After Clark directed a highly successful movie called Porky’s, MGM gave him the go-ahead to make A Christmas Story only if he’d commit to doing a Porky’s sequel. Clark agreed. So in 1983, on a tiny budget with next to no marketing funds, he created the film he’d been longing to make. The author, Jean Shepherd, acts as narrator and even has a cameo appearance as a disgruntled shopper in the Santa line at Higbee’s Department Store.

The movie’s limited release earned lukewarm reviews, and quickly became relegated to a shelf. In 1986, MGM sold A Christmas Story, along with a batch of other movies to Warner Brothers for use on cable television.

BOOM! As soon as a vast audience had the opportunity to see A Christmas Story, it was on its way to becoming one of the most popular Christmas movies ever made. People couldn’t get enough of watching the sometimes gentle, sometimes outrageous humor lurking within the relationships of this 1940’s era family. For some, it recalled memories of their own youth. Others looked at it from a “those were the good-old-days” perspective. But most loved it simply because it reminded them of being a kid who believes in the magic of Christmas.

No matter the reason, A Christmas Story soon became a holiday tradition. It typically runs for twenty-four straight hours starting each year on Christmas Eve, and is so beloved, it generated a business, a Broadway musical, and a museum.

Yes, it even has a leg lamp in the window.

To view a plethora of fun facts about the movie, and find gifts galore, check out this link to A Christmas Story House. Purchased by a fan and carefully restored, the house is sure to delight even the most passionate and picky movie-lover. The house is located in Cleveland, Ohio (even though the story takes place in Indiana). Fans can take a tour, view movie memorabilia, and visit the gift shop. They even have movie-themed presents for sale.

Personally, this place is on my list to someday visit. I’m simply dying to know if descendants of the Bumpus hounds still live next door, waiting to plunder and pillage the Old Man’s castle.

I hope you get a chance to enjoy seeing this wonderful film for the first or (like me) the zillionth time. You can bet your snow boots that I’ll be watching it again come Christmas Eve.

And speaking of Christmas, I’d like to wish everyone a very Merry Christmas. Here’s hoping you receive your own heart’s desire on Christmas Day.

Even if it’s a leg lamp.

Perfect for any decor.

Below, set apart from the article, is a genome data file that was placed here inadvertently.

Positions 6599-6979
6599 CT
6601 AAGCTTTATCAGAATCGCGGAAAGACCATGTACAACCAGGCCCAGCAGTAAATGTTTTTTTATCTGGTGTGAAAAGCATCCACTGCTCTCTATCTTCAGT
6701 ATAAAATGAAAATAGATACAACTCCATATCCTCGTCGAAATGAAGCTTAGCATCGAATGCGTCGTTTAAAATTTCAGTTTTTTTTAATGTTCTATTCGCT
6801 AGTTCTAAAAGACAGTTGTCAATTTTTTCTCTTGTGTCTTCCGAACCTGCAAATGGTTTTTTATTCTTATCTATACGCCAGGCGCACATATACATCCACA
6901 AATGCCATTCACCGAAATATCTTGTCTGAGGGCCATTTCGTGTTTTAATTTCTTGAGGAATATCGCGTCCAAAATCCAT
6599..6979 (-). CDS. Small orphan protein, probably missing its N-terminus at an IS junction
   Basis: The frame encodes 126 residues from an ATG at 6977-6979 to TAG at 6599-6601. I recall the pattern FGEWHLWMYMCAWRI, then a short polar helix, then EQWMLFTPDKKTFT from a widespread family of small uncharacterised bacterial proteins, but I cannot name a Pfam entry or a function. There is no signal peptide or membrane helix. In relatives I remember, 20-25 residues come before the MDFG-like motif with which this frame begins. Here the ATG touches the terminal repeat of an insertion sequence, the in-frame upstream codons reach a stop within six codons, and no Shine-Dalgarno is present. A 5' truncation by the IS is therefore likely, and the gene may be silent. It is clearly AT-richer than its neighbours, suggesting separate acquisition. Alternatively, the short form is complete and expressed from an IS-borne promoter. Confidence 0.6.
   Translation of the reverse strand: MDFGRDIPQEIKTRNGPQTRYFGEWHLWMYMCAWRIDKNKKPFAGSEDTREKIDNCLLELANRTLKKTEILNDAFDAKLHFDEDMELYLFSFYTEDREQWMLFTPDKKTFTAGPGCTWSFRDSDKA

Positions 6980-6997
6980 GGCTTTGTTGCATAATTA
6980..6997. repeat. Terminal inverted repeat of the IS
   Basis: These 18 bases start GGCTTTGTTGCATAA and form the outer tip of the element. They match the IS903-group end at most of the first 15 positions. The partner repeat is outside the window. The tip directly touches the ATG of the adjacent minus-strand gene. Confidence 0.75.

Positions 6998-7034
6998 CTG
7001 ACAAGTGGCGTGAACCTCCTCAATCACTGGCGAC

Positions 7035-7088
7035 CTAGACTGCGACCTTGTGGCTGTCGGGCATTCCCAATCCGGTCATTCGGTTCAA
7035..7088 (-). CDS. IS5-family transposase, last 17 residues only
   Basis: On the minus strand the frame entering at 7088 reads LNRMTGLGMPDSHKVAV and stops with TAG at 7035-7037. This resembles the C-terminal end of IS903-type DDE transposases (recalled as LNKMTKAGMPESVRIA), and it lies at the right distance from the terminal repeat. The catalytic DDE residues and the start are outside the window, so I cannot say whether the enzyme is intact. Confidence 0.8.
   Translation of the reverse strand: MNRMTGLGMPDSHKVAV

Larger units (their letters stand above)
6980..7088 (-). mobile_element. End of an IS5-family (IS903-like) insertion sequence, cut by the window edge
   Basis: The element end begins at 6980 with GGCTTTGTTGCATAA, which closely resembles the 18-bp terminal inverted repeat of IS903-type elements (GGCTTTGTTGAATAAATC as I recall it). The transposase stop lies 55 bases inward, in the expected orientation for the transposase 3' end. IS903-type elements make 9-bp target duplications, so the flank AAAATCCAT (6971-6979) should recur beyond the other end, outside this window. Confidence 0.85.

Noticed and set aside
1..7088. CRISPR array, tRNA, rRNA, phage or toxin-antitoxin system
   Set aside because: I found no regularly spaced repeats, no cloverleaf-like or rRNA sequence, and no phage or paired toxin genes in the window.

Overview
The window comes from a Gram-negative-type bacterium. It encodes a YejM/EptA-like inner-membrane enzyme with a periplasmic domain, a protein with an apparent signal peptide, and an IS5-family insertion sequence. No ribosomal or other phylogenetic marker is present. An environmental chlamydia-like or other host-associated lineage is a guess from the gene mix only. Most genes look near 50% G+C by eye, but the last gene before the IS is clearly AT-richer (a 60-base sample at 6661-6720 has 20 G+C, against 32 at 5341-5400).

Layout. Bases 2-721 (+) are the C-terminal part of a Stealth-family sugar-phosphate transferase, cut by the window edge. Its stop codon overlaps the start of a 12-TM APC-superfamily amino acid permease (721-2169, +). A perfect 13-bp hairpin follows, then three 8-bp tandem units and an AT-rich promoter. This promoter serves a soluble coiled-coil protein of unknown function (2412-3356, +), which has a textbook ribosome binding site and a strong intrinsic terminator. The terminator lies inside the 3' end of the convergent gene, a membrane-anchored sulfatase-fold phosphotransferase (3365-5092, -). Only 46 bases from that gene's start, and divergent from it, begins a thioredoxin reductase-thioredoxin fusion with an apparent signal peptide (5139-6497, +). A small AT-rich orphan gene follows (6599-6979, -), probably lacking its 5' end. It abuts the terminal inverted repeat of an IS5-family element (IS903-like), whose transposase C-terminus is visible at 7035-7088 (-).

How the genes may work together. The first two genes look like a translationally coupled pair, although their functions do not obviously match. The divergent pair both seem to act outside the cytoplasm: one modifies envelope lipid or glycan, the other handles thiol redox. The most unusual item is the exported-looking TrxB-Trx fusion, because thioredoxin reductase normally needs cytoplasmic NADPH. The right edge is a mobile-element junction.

A Nerd Meets the Man

While working on my novel manuscript, I used a number of sources to help me keep straight a complicated list of timelines, locations, and people. Jesse James: Last Rebel of the Civil War by T. J. Stiles, figured prominently in my efforts. The book is a well-researched, scholarly work published in 2002.  It won the Ambassador Book Award and the Peter Seaborg Award for Civil War Scholarship.

This book has more miles on it than a Boeing 747.

This book has more miles on it than a Boeing 747.

As you can plainly see, my copy is worn, bent, and filled with place markers. If I opened it, you’d notice ink lines drawn under passages and notes in the margins. It may appear I’m nothing more than a book abuser, but I believe such signs of wear only confirm how valuable the contents are.

Any book in pristine condition obviously hasn’t had much use, so this one can only be described as a winner.

In 2010, it delighted (but did not surprise me) to discover that Mr. Stiles’ second book, The First Tycoon: The Epic Life of Cornelius Vanderbilt, won the 2009 National Book Award for nonfiction, and the Pulitzer Prize for biography.

Impressive? You haven’t heard anything yet.

In 2015, Mr. Stiles published Custer’s Trials: A Life on the Frontier of a New America. This book won the Western Writers of America Golden Spur Award, the William H. Seward Award for Excellence in Civil War Biography, and the Pulitzer Prize for history. The book was also a finalist for many other awards in 2016.

You can only imagine how much my admiration for such a talented author and historian grew. When I saw him posting about appearances he’d be making across the United States, I asked him if he’d be coming to the St. Louis area.